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Chester Zoo’s Monsoon Forest Is Finally Reopening Following The Huge Fire Two Years Ago

By Laura Rogan October 23, 2020

The devastating fire in 2018 destroyed the rainforest-inspired habitat.

Announcing the grand reopening of the Monsoon Forest following its closure two years ago, Chester Zoo has unveiled the first look of the brand new habitat, where a number of the zoo’s animals have settled in already.

Closing as a result of a devastating fire which destroyed the building and killed a number of animals, the Monsoon Forest has been rebuilt to its former glory, replicating the climate of South East Asia for 70 different species – with a number of fantastic features throughout including a controlled weather system which allows temperatures to reach up to 27 degrees and includes an indoor rain feature. Not only that, but the team has also included a number of natural food sources for the animals to enjoy, including fruit trees such as coconut and mango and carnivorous nepenthes plants which catch insects.

Credit: Chester Zoo

Speaking of the rebuilt habitat, Dr Mark Pilgrim, CEO at Chester Zoo, said: “Monsoon Forest is an incredible building – there’s nothing else quite like it in the UK.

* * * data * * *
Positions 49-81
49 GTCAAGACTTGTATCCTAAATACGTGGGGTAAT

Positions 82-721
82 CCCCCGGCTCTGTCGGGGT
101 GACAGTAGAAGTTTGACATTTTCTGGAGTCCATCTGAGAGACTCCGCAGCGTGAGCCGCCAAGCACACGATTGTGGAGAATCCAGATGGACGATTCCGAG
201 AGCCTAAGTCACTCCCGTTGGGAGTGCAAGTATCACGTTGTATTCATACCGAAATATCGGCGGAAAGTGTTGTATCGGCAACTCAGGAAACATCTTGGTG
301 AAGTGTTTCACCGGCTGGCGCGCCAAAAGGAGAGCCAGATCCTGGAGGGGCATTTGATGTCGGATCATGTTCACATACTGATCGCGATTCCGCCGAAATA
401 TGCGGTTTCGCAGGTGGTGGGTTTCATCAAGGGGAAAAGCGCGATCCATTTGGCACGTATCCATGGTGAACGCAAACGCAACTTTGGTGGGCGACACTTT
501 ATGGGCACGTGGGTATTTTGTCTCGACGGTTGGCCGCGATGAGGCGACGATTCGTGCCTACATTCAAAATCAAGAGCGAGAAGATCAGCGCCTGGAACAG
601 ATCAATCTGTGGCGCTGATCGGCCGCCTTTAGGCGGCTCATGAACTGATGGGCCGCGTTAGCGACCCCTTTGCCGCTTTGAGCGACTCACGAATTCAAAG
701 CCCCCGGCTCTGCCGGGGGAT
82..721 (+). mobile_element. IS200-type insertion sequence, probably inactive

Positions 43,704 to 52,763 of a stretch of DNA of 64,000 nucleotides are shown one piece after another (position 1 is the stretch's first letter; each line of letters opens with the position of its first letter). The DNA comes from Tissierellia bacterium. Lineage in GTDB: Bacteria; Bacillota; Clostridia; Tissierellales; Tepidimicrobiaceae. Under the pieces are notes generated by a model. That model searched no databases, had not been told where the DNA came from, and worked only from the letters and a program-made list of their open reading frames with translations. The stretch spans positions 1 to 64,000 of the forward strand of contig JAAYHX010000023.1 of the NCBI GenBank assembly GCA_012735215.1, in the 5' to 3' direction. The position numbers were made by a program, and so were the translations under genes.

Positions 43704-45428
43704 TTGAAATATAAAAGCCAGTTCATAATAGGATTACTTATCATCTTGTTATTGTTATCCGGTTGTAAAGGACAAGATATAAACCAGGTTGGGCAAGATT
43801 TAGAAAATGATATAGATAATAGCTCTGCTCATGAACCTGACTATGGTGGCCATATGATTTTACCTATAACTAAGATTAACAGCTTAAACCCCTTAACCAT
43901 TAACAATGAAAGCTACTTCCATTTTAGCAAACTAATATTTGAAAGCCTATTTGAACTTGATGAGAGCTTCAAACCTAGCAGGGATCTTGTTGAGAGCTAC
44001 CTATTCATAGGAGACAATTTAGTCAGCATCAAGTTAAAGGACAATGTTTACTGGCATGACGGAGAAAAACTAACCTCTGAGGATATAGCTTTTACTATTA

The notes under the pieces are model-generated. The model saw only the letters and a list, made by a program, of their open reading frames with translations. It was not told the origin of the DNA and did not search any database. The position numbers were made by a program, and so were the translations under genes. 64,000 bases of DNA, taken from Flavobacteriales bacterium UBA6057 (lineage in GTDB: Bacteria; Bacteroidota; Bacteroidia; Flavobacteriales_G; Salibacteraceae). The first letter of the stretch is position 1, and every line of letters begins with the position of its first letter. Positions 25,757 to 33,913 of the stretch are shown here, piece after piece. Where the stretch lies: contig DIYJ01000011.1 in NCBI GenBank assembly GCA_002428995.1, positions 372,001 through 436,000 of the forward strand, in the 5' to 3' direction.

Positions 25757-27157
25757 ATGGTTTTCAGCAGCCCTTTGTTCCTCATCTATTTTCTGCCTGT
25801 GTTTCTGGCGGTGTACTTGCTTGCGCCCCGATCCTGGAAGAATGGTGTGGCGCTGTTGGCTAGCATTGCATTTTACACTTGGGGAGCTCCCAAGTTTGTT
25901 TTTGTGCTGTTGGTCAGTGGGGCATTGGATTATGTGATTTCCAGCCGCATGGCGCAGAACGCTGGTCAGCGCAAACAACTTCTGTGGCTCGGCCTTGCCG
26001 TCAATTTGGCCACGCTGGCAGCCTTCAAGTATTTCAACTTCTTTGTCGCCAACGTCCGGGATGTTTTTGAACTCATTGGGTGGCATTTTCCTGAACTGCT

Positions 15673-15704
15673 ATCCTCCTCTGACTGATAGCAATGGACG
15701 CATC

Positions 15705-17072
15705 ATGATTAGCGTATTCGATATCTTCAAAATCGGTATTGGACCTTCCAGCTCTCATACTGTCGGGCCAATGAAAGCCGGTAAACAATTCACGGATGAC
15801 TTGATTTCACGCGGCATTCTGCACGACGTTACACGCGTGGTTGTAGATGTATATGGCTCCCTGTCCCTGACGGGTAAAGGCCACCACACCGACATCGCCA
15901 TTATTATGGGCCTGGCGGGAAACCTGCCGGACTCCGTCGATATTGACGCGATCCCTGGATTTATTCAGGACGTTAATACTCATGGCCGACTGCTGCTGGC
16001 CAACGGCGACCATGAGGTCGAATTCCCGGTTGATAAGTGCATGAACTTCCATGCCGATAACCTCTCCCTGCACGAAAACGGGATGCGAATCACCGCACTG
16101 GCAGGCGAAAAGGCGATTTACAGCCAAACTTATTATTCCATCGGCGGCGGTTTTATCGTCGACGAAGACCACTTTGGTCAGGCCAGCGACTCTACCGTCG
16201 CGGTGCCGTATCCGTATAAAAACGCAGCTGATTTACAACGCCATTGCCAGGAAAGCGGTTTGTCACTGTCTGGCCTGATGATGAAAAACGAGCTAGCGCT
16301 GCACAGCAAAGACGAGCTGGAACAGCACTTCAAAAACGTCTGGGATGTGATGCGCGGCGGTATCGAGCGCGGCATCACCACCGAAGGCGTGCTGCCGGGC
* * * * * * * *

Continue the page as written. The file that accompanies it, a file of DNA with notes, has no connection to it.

“It’s a little piece of South-East Asian rainforest in Cheshire. To see it once again brimming with life – tropical trees full of birds, gibbons singing their calls and crashing waterfalls – just two years after the awful fire, really does give me goosebumps.

“This place is a real showcase for the vital conservation work that Chester Zoo carries out to help prevent the extinction of so many wonderful species throughout South East Asia. It’s immersive, it exhilarates the senses and it connects people with the amazing animals it’s home to like no other zoological building.

“For all of those reasons it simply had to bounce back from the tragic events of 2018, and I’m so proud of the team that has restored it to its former glory.”

Credit: Chester Zoo

Adding: “The fire was such a heart-breaking event and something we’ll never forget. However, the legacy of what happened in terms of the incredible outpouring of love and support directed at the zoo as the tragedy unfolded, will have a lasting impact.”

At the time of the fire, £220,000 was spontaneously donated to the zoo by supporters, which will now be used to help their conservation work at both the zoo and in South East Asia. The projects help to support other foundations, including the Borneo Nature Foundation, and helps to protect vital rainforest habitat, thus helping to protect species from becoming endangered or extinct.

The Monsoon Forest is home to Sumatran orangutans, birds, gibbons, lizards crocodile and even snakes.